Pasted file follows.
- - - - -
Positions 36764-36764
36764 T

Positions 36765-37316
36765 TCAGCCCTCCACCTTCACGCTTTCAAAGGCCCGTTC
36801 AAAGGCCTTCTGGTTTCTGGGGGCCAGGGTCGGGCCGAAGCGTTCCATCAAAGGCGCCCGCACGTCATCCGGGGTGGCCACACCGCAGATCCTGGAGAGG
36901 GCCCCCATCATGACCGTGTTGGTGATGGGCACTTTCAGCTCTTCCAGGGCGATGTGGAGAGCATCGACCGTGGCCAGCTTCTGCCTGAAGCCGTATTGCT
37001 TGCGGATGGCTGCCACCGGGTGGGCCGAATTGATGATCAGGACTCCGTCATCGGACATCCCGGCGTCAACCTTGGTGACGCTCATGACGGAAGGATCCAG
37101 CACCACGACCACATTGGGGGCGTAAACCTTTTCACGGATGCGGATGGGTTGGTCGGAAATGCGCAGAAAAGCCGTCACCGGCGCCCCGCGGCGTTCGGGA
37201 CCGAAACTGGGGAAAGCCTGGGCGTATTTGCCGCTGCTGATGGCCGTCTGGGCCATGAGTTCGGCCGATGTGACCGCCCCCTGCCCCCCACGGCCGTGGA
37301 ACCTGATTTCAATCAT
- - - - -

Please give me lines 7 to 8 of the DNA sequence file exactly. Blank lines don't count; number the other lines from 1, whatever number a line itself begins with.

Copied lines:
37001 TGCGGATGGCTGCCACCGGGTGGGCCGAATTGATGATCAGGACTCCGTCATCGGACATCCCGGCGTCAACCTTGGTGACGCTCATGACGGAAGGATCCAG
37101 CACCACGACCACATTGGGGGCGTAAACCTTTTCACGGATGCGGATGGGTTGGTCGGAAATGCGCAGAAAAGCCGTCACCGGCGCCCCGCGGCGTTCGGGA